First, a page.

LONDON, APRIL 5, 2005 (Zenit.org).- Cardinal Cormac Murphy-O’Connor noted the impact John Paul II had on ecumenism, particularly with the Anglican Communion.
The archbishop of Westminster spoke Sunday before departing for Rome and the upcoming papal funeral and subsequent conclave.
Q: How did you feel there in England upon the news of the Pope’s passing?
Cardinal Murphy-O’Connor: Naturally like everyone else in the Catholic Church, we feel sad and, in a way, orphaned by the death of Pope John Paul. The genuine sorrow and sadness of all our Catholic people here in Britain is very evident.
There is also a feeling of thanksgiving — namely thanking God for giving us such a Pope who has led this Church for 27 years with such courageous charism and faith and it’s been a wonderful pontificate.
So I think that as well as this, thanks to God, people are experiencing a sense of understanding, of satisfaction that his sufferings are at an end now, he’s with the Lord.
Q: Something very pertinent this Pope worked for was the bridging of chasms between peoples and promoted unity and ecumenism. Could you comment on this subject to which you are so close?
Cardinal Murphy-O’Connor: Well, there’s no doubt that Pope John Paul had ecumenism and unity of the Church very much in his heart. He particularly concentrated, I think, on a fuller unity with the Orthodox Church but he also had a lot for the Anglican churches particularly so here in Britain.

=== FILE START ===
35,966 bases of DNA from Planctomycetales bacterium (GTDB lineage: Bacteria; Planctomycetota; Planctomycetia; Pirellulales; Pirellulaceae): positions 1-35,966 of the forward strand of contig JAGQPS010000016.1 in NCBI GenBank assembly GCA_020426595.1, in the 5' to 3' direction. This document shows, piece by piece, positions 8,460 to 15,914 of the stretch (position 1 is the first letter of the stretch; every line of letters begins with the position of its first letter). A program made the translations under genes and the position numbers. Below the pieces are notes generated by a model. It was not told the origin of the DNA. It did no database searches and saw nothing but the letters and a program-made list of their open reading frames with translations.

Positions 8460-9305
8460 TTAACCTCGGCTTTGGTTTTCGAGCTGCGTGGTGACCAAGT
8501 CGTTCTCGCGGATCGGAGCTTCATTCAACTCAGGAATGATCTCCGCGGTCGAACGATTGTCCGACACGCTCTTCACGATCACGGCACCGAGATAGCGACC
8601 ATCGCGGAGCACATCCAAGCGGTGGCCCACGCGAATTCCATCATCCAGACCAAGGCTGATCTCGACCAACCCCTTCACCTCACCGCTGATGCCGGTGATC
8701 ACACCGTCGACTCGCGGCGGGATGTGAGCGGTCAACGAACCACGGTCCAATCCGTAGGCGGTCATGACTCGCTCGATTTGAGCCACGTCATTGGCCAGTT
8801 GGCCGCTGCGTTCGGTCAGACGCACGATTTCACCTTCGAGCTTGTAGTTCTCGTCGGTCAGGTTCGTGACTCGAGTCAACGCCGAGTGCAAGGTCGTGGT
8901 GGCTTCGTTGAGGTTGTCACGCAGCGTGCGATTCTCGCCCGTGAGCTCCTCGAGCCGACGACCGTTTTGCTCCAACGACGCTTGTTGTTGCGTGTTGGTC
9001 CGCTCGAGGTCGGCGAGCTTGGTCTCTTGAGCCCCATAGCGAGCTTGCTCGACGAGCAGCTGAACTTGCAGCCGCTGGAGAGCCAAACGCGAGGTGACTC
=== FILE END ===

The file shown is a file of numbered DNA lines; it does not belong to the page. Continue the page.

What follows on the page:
And though I think it was sorrowful, on the one hand, that we hadn’t gotten closer together doctrinally, still, there’s no question of his greetings and affection for the archbishop of Canterbury and his cause for ecumenism was very clear.
Q: Is there any anecdote that you recall which could highlight this aspect of the Pope?
Cardinal Murphy-O’Connor: If we’re thinking in terms of ecumenism, I always remember a meeting of the archbishop of Canterbury, Robert Runcie, with Pope John Paul when the Pope took his arm and said — “Affective collegiality will lead us to effective collegiality.”
In other words, that the warmness of prayer, the witness together and the friendship between Christians — the Anglican and Catholic church — would lead to more effective collegiality. That the institution itself, in terms of doctrine and authority would grow closer together so it was a very moving.
Q: Is there anything else you would like to add?
Cardinal Murphy-O’Connor: There’s so much one could say about Pope John Paul and what is interesting is that all over the word people are recalling what he said and did. Above all, it’s the memory of a quite unique and remarkable man who the good Lord gave us as Pope for a long time and whose memory will always be treasured.